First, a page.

Wednesday, 11 August 2010


(Sophie Fiennes; France / UK/ Netherlands: 2010)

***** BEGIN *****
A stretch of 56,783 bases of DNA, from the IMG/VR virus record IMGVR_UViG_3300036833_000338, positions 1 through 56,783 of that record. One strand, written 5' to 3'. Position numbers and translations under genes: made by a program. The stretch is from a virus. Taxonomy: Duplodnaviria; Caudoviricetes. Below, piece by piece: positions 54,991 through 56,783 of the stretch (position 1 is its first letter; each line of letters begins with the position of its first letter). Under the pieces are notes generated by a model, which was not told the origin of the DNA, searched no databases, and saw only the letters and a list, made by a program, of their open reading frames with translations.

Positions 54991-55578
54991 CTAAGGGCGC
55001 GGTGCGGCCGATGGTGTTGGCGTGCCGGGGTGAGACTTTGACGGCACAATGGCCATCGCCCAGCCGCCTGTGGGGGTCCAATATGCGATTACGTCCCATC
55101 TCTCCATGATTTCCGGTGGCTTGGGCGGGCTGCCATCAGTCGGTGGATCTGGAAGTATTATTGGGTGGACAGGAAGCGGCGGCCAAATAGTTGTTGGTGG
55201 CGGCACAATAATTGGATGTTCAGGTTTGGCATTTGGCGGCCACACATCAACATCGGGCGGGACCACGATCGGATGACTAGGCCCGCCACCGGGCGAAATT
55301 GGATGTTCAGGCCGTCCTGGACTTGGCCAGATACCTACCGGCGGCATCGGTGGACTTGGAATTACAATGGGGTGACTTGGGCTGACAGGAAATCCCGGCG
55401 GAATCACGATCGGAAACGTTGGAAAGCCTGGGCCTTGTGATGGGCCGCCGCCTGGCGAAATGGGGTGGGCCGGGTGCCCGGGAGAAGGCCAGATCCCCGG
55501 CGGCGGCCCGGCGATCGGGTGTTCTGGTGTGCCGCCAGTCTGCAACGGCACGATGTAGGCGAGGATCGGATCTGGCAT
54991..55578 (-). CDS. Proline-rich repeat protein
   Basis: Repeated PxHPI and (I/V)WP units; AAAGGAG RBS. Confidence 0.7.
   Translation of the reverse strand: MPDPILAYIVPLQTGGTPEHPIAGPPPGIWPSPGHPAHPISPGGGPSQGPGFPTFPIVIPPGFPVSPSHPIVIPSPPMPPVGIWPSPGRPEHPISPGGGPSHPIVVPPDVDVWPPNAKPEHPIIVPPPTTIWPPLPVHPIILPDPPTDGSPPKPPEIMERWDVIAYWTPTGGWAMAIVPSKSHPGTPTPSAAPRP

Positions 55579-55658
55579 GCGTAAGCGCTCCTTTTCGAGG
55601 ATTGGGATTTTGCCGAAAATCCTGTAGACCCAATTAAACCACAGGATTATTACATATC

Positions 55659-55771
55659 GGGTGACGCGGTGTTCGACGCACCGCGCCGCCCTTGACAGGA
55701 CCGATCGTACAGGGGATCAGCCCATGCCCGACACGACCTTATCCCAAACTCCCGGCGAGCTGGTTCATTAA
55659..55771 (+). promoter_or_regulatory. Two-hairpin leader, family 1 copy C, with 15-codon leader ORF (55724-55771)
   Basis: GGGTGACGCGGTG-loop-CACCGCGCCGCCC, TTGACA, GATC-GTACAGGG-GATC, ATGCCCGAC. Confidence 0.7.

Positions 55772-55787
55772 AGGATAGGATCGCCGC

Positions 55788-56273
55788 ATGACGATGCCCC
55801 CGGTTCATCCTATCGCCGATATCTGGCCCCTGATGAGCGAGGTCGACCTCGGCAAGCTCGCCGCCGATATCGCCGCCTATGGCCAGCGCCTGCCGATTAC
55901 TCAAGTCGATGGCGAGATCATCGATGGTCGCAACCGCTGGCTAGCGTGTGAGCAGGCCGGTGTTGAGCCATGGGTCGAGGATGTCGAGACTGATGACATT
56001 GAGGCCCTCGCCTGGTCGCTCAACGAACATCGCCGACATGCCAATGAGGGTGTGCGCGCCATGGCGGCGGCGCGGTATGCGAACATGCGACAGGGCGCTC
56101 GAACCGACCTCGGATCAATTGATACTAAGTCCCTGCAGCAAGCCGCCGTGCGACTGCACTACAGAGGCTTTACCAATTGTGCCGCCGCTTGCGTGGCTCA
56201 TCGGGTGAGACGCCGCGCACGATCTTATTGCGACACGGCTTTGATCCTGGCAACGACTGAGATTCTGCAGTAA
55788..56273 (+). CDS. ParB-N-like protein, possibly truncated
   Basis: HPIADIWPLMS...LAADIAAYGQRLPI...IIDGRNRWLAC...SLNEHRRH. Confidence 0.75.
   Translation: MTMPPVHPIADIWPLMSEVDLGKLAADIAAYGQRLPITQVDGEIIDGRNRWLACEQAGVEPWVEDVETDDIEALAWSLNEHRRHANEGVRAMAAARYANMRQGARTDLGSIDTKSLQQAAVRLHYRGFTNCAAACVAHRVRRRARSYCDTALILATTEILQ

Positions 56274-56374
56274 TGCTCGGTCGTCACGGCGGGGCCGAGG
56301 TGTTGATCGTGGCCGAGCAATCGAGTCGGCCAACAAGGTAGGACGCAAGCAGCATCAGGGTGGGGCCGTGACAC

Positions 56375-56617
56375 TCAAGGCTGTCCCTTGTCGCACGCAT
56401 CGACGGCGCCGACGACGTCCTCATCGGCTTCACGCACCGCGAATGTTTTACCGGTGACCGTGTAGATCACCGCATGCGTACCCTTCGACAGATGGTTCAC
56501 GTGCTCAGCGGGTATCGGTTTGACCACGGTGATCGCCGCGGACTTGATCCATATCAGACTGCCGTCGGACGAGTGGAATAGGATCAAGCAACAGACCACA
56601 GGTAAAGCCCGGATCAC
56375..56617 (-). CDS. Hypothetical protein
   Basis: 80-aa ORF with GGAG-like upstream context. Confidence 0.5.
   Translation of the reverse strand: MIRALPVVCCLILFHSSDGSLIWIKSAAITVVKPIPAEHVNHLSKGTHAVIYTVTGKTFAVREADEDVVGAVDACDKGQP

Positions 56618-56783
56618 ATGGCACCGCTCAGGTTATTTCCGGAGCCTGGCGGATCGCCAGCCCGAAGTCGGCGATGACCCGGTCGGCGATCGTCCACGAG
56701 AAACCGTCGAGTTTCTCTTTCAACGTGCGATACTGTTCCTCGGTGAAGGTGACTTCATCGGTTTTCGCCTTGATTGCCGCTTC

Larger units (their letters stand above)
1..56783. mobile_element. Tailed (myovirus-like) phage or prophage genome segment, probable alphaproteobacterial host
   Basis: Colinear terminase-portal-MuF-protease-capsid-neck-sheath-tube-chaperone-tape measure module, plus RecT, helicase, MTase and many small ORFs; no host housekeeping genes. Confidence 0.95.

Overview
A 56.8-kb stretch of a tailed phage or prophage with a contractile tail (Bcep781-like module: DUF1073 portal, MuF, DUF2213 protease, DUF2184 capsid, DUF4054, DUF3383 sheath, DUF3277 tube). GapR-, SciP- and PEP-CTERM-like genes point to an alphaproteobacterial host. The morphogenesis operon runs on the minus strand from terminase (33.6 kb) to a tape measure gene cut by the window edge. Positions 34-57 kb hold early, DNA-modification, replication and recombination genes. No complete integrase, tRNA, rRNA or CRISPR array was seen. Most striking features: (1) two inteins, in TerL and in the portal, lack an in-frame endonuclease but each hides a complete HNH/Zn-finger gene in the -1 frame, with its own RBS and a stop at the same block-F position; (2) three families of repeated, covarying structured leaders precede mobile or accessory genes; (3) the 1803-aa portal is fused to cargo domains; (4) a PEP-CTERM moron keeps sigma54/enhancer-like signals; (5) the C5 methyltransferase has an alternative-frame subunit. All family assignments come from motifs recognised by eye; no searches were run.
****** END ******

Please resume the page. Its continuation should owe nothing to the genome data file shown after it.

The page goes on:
German artist Anselm Kiefer has lived and worked in a old former silk factory in Barjac, France, since 1993, and for the past ten years has slowly been transforming this place, and its surrounds, into a gallery-space which is really one giant artwork. This extremely engaging film meditates on the intricate, otherworldly landscape of Barjac, as well as presenting Kiefer constantly engaged in extending and developing this strange and surreal miniature city. Fiennes is not afraid to let the work speak for itself, as slow moving shots pan through labyrinthine tunnels, across monolithic art-works hanging in their own rough-hewn gallery arenas, and over towers of large, semi-broken concrete slabs, all rising from the ground as if the earth has recently spat out some ancient ruins. These long sequences, aided by a fantastic score by Gyorgy Ligeti, are sublime – the music, the art, and the stately motion of the camera make for wonderfully hypnotic cinema. But even more engaging is seeing Kiefer at work, his creativity seeming to be a constant flow that pours forth new ideas at a startling rate of knots. When we see Kiefer at play with a new work, we get to see someone who inhabits the skin of an artist without pretension, with simplicity, verve, and natural grace.

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